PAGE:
Installation view of Carrie Schneider, "I Don't Know Her," at Chart

Installation view of Carrie Schneider, “I Don’t Know Her,” at Chart. Photo by Ben Davis.

Carrie Schneider at Chart

A 16-mm film installation concentrating on a looping image of the Mariah Carey “I don’t know her” meme (the singer pretending not to who Jennifer Lopez is, often used to cast shade), multiply abstracted and reprocessed. It’s an old-fashioned film film showing a phone showing a meme made from a TV show clip of a pop star talking about another pop star. Of course there’s a Pavlovian ’90s nostalgia element to just seeing Carey’s stone-cold quip reframed as art, but I Don’t Know Her (as the work is called) wrings an unexpected bit of beauty from freezing this circulation of media into a shimmering suspension, the image abstracted and pockmarked as it acquires personal associations like a worn-down lucky penny. Fun and brainy and weirdly hypnotic.


Things to Read

Why Is Everything So Ugly?” by the Editors, in n+1

From the Winter issue of n+1, the scene-setting lead editorial on “the New Ugliness” made the rounds last month because it names something worth naming: the generally crappy, greige-colored sameness of the urban creative world now, presented via an entertainingly and convincingly cranky ramble across the full landscape of consumption, from architecture to advertising. “One paradox of the new ugliness is that it flattens the distinction between the rich, the very rich, the superrich, and the merely fortunate by ripping them all off in turn.”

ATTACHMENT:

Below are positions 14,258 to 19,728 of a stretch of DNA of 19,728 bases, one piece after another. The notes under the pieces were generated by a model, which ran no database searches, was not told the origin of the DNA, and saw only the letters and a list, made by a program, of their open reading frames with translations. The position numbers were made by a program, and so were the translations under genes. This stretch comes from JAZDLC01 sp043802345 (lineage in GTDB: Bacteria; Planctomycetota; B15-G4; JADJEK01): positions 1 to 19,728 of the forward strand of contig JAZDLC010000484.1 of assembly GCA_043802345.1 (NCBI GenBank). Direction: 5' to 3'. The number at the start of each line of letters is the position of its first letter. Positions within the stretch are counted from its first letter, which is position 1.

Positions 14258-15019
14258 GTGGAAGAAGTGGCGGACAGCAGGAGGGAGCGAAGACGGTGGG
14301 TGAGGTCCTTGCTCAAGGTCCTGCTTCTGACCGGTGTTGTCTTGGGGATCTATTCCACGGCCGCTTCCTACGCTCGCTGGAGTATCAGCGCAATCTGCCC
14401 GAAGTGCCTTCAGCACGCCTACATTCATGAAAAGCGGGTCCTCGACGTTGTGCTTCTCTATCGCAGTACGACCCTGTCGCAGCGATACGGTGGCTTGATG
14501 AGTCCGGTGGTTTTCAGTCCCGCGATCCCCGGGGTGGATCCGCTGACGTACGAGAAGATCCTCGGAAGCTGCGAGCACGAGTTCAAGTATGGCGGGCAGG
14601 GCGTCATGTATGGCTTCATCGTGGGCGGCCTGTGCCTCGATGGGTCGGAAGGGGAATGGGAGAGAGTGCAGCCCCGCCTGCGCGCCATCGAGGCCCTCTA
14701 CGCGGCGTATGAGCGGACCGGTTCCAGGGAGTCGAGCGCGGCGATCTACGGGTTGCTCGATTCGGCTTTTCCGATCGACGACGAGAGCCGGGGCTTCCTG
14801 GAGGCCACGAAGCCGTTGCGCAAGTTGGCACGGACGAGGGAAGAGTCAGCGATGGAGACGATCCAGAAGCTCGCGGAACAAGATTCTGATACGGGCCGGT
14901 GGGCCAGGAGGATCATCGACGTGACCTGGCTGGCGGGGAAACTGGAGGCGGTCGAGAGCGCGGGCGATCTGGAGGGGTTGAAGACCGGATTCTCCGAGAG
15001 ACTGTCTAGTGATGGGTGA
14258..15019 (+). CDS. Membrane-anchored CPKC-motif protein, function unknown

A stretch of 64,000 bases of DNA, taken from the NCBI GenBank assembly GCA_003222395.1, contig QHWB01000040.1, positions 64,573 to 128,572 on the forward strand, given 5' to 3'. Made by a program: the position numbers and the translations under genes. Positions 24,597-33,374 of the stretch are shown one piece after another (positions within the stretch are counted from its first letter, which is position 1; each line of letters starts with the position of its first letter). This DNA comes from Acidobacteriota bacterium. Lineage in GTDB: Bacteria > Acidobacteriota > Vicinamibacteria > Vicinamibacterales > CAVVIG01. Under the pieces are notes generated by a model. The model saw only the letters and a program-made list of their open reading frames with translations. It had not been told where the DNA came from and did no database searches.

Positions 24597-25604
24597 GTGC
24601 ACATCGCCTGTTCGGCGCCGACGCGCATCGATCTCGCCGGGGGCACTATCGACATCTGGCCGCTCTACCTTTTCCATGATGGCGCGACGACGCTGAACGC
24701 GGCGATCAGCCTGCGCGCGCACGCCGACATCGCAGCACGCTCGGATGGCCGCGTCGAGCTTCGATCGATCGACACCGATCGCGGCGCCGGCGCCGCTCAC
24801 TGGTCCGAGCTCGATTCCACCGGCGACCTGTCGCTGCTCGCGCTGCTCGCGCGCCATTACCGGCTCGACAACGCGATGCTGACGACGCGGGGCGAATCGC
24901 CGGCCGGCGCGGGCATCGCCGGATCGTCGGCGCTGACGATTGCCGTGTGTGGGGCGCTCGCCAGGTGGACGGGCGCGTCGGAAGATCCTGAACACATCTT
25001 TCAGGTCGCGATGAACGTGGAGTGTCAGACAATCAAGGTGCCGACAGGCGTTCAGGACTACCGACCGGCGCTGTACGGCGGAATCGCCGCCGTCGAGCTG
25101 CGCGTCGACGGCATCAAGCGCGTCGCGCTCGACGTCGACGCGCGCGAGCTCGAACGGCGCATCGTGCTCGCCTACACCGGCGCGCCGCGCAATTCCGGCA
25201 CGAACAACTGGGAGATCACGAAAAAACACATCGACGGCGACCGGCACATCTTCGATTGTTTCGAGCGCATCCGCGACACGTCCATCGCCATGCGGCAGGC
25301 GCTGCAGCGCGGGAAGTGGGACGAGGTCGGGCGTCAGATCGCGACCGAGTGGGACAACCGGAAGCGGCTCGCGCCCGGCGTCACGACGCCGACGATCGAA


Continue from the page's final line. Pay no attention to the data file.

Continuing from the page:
TikTok’s Enshitification” by Cory Doctorow, in Pluralistic

A nice complement to the n+1 rant, and maybe its internet-specific corollary of the “New Ugliness.” The trigger for Doctorow’s screed is a consideration of the implications of recent revelations about how TikTok “boosts” key creators with the end of luring them into their platform with a fake sense of its potential. But really this is a famed web thinker’s master theory of why the internet feels so bad now, backed up by a pretty convincing, historically informed political economy of platform capitalism’s tendencies towards making its own services worse over time, i.e. “enshitification.” (While you are at it, Christopher Byrd’s conversation with Doctorow for the New Yorker last month is also well worth checking out.)